For the next 40 days, they discover amazing possibilities—great cities that they could inhabit; verdant farmland growing luscious produce; everything they could dream of. But they also see risks. The people in that land are many, and they’re big. The cities are fortified, not going to be easy to take. The Promised Land mission might not work. So understandably, fear roars up. Not fear that has said its prayers, just fear, period. We pick up the story in verse 27 as the Israeli spies report back to their nation regarding what lies ahead:
This was their report to Moses: “We entered the land you sent us to explore, and it is indeed a bountiful country—a land flowing with milk and honey. Here is the kind of fruit it produces. But the people living there are powerful, and their towns are large and fortified. We even saw giants there, the descendants of Anak! The Amalekites live in the Negev, and the Hittites, Jebusites, and Amorites live in the hill country. The Canaanites live along the coast of the Mediterranean Sea and along the Jordan Valley.”
Now we hear from Caleb.
But Caleb tried to quiet the people as they stood before Moses. “Let’s go at once to take the land,” he said. “We can certainly conquer it!” But the other men who had explored the land with him disagreed. “We can’t go up against them! They are stronger than we are!” So they spread this bad report about the land among the Israelites: “The land we traveled through and explored will devour anyone who goes to live there. All the people we saw were huge. We even saw giants there, the descendants of Anak. Next to them we felt like grasshoppers, and that’s what they thought, too!” – Numbers 13:27-33
Only two of twelve say their prayers and find their courage to advance into an uncharted future. They believe the Lord will give them what they need. They believe that the Lord who has brought them through everything thus far will empower them to handle what lays ahead.
But the majority shrink back in fear. They yield to discouragement. They see the obstacles as bigger than the Lord and their all-important mission, one that when carried out brings blessing to generations. All of that is taken off the table due to fear that hasn’t said its prayers.
For Caleb & Joshua, this was a Lewis & Clark “facing the Rockies” moment. They were either going to quit with the rest, or recommit to moving ahead with bold courage.
Church history is filled with a cloud of witnesses like Caleb. One of them in our nation’s early history is George Liele.
George, like Caleb, was born a slave—Caleb born into slavery in Egypt, George Liele in colonial America. Like Caleb, George was a believer. George’s slave master was a British loyalist, who when talk of war kicked up in the colonies, freed George and entered the British military to fight against the colonists.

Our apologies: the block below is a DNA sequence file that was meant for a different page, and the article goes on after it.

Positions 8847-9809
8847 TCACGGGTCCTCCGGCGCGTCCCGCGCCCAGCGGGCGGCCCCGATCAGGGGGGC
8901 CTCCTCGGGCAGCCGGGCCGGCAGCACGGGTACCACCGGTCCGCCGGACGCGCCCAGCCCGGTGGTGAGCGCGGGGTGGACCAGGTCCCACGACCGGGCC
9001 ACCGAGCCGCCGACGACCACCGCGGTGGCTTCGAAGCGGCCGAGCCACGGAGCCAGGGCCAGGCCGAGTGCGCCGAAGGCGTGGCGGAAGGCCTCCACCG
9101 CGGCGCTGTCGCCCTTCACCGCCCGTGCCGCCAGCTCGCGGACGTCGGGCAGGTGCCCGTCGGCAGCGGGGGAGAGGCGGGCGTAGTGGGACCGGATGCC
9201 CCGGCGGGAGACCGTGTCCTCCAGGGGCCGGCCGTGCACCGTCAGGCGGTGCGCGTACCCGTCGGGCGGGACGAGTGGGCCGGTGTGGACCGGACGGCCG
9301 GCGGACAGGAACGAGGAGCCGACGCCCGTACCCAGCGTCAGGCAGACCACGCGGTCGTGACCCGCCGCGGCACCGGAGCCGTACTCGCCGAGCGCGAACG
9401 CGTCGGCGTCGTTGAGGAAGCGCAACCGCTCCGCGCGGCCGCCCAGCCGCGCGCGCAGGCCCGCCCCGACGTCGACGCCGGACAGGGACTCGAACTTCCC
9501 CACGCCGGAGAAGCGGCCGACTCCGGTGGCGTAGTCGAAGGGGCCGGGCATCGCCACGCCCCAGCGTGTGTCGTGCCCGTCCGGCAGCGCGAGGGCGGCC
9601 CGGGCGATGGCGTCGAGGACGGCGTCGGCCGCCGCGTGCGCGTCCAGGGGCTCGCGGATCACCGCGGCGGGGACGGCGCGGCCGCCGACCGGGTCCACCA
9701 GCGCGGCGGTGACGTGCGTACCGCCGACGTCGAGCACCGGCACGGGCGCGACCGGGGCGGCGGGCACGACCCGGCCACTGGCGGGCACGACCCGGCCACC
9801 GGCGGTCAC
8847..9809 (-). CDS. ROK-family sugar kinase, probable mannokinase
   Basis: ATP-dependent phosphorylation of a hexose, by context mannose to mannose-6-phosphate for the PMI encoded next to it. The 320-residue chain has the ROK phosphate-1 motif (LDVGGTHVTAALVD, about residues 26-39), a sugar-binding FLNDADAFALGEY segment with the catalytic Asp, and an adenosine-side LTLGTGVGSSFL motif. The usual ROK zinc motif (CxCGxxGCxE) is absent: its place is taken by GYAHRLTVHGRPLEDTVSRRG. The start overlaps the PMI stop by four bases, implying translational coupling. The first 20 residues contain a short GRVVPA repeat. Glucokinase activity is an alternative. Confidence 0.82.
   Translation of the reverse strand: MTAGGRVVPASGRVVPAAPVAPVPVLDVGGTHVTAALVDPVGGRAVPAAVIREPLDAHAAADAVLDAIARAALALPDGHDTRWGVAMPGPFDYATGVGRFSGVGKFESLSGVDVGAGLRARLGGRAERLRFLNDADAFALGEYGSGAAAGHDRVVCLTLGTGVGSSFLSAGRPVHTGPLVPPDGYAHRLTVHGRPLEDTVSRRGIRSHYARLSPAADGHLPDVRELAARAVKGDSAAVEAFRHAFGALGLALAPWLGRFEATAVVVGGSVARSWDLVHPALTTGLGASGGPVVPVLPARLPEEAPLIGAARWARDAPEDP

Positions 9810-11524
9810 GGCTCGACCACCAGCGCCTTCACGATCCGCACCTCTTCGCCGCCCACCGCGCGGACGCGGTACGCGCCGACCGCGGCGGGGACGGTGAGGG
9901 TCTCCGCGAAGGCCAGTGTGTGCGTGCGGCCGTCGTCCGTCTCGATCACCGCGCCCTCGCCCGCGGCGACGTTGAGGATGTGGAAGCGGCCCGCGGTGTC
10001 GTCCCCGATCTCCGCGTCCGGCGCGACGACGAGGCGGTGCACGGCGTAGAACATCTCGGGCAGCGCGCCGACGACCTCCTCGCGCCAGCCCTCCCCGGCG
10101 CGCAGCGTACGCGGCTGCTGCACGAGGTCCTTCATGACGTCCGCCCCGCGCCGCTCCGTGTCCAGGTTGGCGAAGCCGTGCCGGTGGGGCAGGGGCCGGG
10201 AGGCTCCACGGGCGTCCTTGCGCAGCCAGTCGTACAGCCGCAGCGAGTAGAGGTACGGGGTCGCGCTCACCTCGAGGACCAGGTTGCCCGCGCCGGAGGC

Living in the American South, George Liele found himself at a decisive moment like Caleb did, like Lewis & Clark did. If he gave in to fear and stayed, he would likely be stolen back into slavery—along with his wife and children.
So he made a courageous yet unthinkable decision to us, moving to Jamaica and signing on to become an indentured servant. There, he boldly shared his faith with Jamaicans. He gathered and grew a congregation, and together they managed to pool enough money to buy a piece of land. In time they had enough money to build a chapel.
Together they, like Caleb, faced obstacles and challenges in growing a church in a difficult environment.
Slave owners feared what might come of slaves learning the fullness of what the Bible teaches.
On numerous occasions, George was jailed on trumped-up charges like inciting rebellion—which he had not. But like Caleb, he courageously advanced, letting nothing stop him. They continued to baptize new believers and organize new churches across the island—including churches where in the same congregation were slaves, freedmen, and whites, worshiping and learning side by side. And this in the 1700s!
Popular history has largely forgotten George Liele: he’s buried in an unmarked grave. But in heaven’s eyes, George Liele and his peers are heroes. They’re part of the great cloud of witnesses described in Hebrews chapter twelve, cheering us on to run the race set before us with perseverance, with bold courage.
Adapted from Soong-Chan Rah, “Prophetic Lament” (IVP Books, 2016), pages 101-103
We also need to acknowledge the downside of failing to act courageously. After Caleb speaks up courageously, we read this in Numbers chapter 14…
That night all the members of the community raised their voices…and the whole assembly said to them, “If only we had died in Egypt! Or in this wilderness!…And they said to each other, “We should choose a leader and go back to Egypt”…The Lord said to Moses and Aaron: “How long will this wicked community grumble against me? I have heard the complaints of these grumbling Israelites. So tell them, ‘As surely as I live, declares the Lord, I will do to you the very thing I heard you say: In this wilderness your bodies will fall—every one of you twenty years old or more who was counted in the census and who has grumbled against me. Not one of you will enter the land I swore with uplifted hand to make your home, except Caleb son of Jephunneh and Joshua son of Nun.” – Numbers 14:1-2, 4, 26-30
That entire generation who shrank back in fear, with the exception of Caleb & Joshua, missed their moment and died in the desert. It was another 40 years before the next generation said their prayers and found the courage to advance together.
God is always looking for people who will courageously believe him. Around 180 A.D., early church father Tertullian wrote this:
“[The Lord] wants those who belong to him to be brave and fearless. He himself shows how weakness of the flesh is overcome by courage of the spirit. This is the testimony of the apostles…A Christian is fearless.” – Tertullian, c. 180 A.D.